One of the key methods of building intercultural competence is to build cultural self-awareness. Building cultural self-awareness is beneficial as it can help to improve our ability to bridge cultural or value differences which in turn helps us to communicate and lead better. [Read more…] about Building Cultural Self-Awareness: A Key Component of Intercultural Development and effective EDI
What is a cultural difference? The answer to this question depends on your individual and distinct orientation to cultural differences, which means how you mainly experience, make sense of, respond/react to, and navigate cultural differences. It also depends on the level of complexity of your conception of culture.
Interpersonal and intercultural communication could be more of a joy rather than a chore if informed by self-awareness about how effectively you bridge diversity and cultural/value differences between yourself and others. At the outset, this distinct form of self-awareness can be gained from a diagnostic assessment – the Intercultural Development Inventory® and professional feedback that reveal unconscious biases regarding your “go to” approach for managing cultural differences. The benefit of this self-awareness is being able to approach new situations henceforth from a position of knowledge and strength. [Read more…] about Intercultural Competence and the IDI®: the first step to intercultural empowerment and effective EDI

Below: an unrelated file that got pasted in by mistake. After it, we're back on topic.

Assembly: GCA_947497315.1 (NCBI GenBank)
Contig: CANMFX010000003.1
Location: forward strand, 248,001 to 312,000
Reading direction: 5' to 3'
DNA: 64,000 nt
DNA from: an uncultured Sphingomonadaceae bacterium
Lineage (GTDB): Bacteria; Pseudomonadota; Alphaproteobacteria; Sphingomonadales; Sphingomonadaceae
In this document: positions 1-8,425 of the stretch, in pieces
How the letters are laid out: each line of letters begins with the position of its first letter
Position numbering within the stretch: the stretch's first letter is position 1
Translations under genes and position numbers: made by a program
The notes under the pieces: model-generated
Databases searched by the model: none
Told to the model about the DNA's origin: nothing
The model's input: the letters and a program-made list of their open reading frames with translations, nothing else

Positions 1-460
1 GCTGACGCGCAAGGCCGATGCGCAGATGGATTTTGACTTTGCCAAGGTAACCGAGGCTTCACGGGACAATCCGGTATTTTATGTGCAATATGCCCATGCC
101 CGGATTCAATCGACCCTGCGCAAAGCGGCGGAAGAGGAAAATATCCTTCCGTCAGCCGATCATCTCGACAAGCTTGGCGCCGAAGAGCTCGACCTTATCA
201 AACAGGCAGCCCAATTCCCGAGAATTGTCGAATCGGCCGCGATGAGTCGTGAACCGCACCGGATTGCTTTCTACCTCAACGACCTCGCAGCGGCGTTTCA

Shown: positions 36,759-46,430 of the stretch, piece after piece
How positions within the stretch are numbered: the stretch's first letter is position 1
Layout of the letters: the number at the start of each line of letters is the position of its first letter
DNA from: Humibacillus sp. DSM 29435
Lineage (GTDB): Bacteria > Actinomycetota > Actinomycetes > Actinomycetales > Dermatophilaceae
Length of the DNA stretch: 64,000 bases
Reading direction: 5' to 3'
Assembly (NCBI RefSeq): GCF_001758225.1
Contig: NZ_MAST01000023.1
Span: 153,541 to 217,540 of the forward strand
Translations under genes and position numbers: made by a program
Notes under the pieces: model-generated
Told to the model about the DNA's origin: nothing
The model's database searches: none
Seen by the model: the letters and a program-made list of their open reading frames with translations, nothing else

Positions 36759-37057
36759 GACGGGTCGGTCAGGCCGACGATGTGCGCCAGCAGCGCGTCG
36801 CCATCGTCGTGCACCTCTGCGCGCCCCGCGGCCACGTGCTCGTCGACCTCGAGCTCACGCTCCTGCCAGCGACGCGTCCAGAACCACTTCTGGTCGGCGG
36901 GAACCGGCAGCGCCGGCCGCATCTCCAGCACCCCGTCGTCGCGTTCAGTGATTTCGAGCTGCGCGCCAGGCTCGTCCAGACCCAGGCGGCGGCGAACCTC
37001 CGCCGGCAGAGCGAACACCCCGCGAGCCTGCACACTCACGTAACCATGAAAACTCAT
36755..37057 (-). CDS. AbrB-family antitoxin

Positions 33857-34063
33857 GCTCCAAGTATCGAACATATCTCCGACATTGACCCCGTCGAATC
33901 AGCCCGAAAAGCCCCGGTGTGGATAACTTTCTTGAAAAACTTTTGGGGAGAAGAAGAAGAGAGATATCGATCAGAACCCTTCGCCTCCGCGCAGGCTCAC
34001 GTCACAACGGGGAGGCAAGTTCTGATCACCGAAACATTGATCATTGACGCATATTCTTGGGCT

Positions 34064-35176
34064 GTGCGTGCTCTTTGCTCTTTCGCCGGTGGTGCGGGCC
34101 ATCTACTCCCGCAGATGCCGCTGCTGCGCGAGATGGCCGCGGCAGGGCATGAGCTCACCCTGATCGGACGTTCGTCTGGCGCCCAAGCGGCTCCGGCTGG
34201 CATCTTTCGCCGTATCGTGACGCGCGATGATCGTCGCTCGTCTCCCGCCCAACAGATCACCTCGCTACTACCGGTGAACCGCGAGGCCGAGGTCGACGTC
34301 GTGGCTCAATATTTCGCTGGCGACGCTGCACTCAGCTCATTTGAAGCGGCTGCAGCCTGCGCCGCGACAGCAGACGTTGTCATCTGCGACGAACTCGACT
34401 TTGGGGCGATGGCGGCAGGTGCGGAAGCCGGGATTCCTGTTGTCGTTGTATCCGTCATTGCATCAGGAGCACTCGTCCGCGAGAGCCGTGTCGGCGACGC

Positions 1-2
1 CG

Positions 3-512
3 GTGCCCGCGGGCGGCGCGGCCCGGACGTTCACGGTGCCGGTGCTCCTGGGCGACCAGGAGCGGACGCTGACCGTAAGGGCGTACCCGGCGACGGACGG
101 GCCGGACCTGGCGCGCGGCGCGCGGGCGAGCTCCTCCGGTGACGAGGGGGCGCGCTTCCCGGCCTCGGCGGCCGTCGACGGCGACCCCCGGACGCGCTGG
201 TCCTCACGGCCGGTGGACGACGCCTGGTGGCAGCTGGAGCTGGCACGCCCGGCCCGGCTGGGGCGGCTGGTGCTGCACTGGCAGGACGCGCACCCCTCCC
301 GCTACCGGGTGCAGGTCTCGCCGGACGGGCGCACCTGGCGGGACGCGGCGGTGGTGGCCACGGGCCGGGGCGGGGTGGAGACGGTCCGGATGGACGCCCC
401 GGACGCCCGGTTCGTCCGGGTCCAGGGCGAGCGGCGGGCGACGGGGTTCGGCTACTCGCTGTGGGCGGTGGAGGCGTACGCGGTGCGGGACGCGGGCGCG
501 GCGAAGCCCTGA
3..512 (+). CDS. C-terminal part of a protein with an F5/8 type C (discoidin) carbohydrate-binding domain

At the November 30, 2021 session of the Intercultural Sharing Circle, I posed the following questions to the participants about their relationship with humility. I am humbled to have this opportunity to share my responses with my readers.
- What does humility mean to you? Is it important to you? How do you express it?
As an intercultural mindset and leadership coach, I have learned that it is not possible to learn and grow without humility. Cliché aside, the times when I was able to empathize with other people and grow from those interactions and experiences were the times when I was my most humble self, for example, when I realized that I had made a mistake, when I needed to apologize, or fix the mistake I had made.
On September 29, 2021, I hosted and facilitated a special session of the Diversity and Cross-Cultural Sharing Circle to mark the first National Day for Truth and Reconciliation in Canada. The topic I designed for the session was: “Truth and Reconciliation – what is its relationship to Equity, Diversity, and Inclusion? When, where, and how does it fit into your organization’s goals, plans, and priorities?” After sharing the appropriate land acknowledgment, introductions, and the guidelines for participation, I posed the following questions to the participants and shared these responses with them: